Above: Gov. Gina Raimondo at her daily virus briefing along with Dept. of Health director, Dr. Nicole Alexander-Scott. Pool photo: Sandor Bodo / Providence Journal
By Elizabeth F. McNamara
Rhode Island had 325 new confirmed cases of COVID-19 and 18 new deaths Thursday. That brought the state’s total cases to 10,530 and total deaths to 388. The data for cities and towns has not been updated since Monday, when East Greenwich had 47 cases. Find the Dept. of Health’s data dashboard HERE.
Gov. Gina Raimondo said Thursday she would allow the stay-at-home order instituted March 28 to expire Friday, as planned, replaced by Phase I of reopening Rhode Island.
She offered seven metrics that guided her decision:
- Testing expansion (read more HERE);
- A 14-day downward or stable trend in new cases. Raimondo said the current three-day average shows a decrease of 5 new hospitalizations a day over two weeks ago and a decrease of 95 new cases a day over two weeks ago;
- Testing of people with symptoms needed to be done within 72 hours; Raimondo said in most cases, people are able to get tested within 48 hours;
- The state needed more accessible testing for the more vulnerable communities and that has happened, both in congregate care settings and with walk-in testing sites in a number of cities;
- Raimondo said the state needed to be able to complete contact tracing within 48 hours; “we’re reaching out to 90 percent within 24 hours” now, she said;
- Rhode Island needed to have systems in place to help people stuck at home with the virus or in quarantine because of possible exposure to the virus. That has happened, Raimondo said, with meal and food deliveries, hotel rooms for homeless individuals, and technology to help people get what they need;
- Raimondo said she was looking for 30 percent of ICU beds open as well as sufficient personal protective equipment (PPE) for health workers. Right now, hospital ICUs across the state have 35 percent capacity and there are the three field hospitals at the ready in case of a surge. PPE supplies are now at a more comfortable place, with weeks’ worth of supplies of pretty much everything but gowns. Gowns remain a top priority, she said;
- Appropriate workplace guidance and regulations needed to be established. That’s been done (and will continue to be updated as the economy reopens further) and can be found at reopeningri.com.
The goal, said Raimondo, is to get as many people back to work without risking public health.
“If we have learned one thing about this virus – if you stay ahead of the curve, you can control its spread,” she said. “You should have confidence that when we go into Phase I and eventually Phase II, that you will be safe.”
Raimondo painted the picture of Phase I and repeated what’s she said several times this past week: “What’s it going to look like? Frankly, not that different than it is now…. It won’t be visibly much different.”
Phase I is about getting people back to work, not taking part in social gatherings. Rhode Islanders are still limited to gatherings of five people.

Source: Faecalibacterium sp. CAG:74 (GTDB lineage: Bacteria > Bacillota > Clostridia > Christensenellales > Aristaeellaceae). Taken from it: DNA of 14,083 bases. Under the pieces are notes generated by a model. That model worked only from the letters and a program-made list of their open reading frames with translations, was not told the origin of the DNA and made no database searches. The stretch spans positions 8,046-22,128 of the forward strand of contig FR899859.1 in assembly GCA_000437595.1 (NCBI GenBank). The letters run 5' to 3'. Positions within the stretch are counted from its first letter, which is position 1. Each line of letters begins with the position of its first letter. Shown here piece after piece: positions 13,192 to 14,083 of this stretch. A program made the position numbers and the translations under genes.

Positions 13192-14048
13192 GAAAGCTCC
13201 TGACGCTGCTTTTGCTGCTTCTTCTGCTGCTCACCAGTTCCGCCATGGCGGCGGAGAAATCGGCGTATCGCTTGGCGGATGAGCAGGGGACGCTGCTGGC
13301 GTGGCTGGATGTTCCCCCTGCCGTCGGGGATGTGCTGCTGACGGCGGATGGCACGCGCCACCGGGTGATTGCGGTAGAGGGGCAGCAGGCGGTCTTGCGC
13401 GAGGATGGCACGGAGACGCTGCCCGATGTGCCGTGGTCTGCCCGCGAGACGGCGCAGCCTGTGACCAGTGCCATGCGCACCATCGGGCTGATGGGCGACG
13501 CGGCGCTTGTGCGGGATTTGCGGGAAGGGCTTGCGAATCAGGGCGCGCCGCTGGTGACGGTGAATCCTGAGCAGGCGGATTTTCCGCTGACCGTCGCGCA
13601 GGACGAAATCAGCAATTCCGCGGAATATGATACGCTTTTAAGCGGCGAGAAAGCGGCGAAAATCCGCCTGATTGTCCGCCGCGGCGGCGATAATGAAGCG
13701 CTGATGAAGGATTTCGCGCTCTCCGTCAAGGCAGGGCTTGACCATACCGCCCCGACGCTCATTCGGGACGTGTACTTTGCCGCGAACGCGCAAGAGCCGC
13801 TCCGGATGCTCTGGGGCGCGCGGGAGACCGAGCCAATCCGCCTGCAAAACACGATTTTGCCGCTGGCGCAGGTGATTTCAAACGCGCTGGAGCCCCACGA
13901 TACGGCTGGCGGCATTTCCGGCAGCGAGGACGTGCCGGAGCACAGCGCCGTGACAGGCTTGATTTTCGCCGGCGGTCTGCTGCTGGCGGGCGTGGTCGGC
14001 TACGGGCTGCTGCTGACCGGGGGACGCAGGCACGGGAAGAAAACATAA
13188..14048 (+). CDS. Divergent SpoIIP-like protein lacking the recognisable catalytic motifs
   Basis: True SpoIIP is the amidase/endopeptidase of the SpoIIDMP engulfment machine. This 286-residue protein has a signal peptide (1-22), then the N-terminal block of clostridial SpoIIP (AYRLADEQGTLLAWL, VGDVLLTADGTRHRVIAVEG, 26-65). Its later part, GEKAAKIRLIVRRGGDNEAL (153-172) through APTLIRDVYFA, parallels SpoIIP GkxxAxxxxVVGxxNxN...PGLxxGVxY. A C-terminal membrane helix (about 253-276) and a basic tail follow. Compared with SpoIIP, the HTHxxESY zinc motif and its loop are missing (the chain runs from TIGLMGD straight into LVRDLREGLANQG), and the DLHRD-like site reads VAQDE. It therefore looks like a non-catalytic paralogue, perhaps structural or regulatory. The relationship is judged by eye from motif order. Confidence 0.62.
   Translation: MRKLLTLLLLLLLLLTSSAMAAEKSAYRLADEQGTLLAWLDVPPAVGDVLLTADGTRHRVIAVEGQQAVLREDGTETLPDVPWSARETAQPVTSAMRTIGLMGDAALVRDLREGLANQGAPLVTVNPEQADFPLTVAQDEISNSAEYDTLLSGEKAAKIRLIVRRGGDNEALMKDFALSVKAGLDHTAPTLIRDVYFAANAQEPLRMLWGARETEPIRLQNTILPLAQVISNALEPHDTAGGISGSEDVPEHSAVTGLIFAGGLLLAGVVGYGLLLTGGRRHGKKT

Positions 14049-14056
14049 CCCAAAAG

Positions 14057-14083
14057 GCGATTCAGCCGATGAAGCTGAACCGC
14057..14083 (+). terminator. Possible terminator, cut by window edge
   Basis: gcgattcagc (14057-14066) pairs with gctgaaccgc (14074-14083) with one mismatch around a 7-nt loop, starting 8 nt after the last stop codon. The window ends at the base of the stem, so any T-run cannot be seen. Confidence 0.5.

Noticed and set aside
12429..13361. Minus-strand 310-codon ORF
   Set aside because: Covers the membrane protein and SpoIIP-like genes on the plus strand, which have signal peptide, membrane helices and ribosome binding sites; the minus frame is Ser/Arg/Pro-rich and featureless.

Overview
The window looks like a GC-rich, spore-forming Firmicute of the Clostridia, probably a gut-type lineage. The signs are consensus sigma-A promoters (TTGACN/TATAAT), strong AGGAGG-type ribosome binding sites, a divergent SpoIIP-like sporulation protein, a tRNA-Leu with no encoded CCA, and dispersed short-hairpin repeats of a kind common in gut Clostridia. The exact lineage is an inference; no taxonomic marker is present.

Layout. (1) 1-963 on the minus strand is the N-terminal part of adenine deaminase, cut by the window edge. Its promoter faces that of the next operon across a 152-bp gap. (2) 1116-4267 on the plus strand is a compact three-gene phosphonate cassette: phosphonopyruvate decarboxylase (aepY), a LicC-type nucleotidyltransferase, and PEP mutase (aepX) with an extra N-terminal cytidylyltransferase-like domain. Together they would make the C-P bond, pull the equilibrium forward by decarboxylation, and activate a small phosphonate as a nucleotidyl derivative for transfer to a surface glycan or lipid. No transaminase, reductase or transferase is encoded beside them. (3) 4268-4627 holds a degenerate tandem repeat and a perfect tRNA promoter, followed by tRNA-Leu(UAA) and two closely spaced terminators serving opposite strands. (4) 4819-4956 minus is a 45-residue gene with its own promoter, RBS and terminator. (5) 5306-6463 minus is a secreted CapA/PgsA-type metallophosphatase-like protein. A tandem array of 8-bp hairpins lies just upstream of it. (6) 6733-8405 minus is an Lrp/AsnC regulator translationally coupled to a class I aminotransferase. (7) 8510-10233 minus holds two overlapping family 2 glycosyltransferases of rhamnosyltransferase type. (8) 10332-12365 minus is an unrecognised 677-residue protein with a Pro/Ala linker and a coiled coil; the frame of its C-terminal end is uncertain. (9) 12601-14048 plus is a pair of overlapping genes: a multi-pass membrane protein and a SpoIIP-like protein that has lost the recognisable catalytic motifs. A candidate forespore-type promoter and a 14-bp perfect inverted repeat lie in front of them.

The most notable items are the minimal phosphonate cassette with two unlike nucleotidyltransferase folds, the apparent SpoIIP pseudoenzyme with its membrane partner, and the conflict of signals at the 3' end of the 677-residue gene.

Non-essential retail stores can reopen, with capacity limits – 1 customer for every 300 sq. ft. of space. And everyone is supposed to wear a face mask or cover, though Raimondo said shop owners were not in charge of policing that order beyond putting up signs and making gentle requests.
“Be careful, but go ahead and get back out there,” Raimondo told Rhode Islanders. “Do a little bit of safe shopping.”
Everyone who can work from home, should work from home, she said. But offices can open on a limited basis.
Non-critical outpatient procedures, tests and surgeries are beginning to resume, so the governor encouraged residents to reschedule appointments that might have been cancelled in March or April.
Churches can now have up to five people inside, making it possible to videotape a mass or service; up to 10 people are now allowed at funerals, at a social distance. Drive-in church services are allowed, but people must stay in their cars.
Several state parks will reopen Saturday, with limited parking. Find more information about that HERE.
Here are the governor’s executive orders extended through May 22:
- Social gatherings remained limited to 5 people.
- People coming in from out of state must quarantine for 14 days, but there are exceptions: you can go across the border for doctor’s appointments, grocery shopping, and activities like that.
- Wine and beer can continue to be sold with takeout at restaurants, and starting Saturday mixed drinks in sealed containers are added to that list;
- Recreation and entertainment venues will remain closed;
- Gyms and personal care salons will remain closed although Raimondo said she was considering allowing smaller fitness studios to reopen and might be able to announce something next week.
Raimondo extended some orders through June 5:
- Anyone coming from out of the country must quarantine for 14 days;
- Law enforcement will continue to have 30 days to complete a background search for new gun purchases;
- Telehealth will continue to be covered, with referral and prior authorization rules relaxed.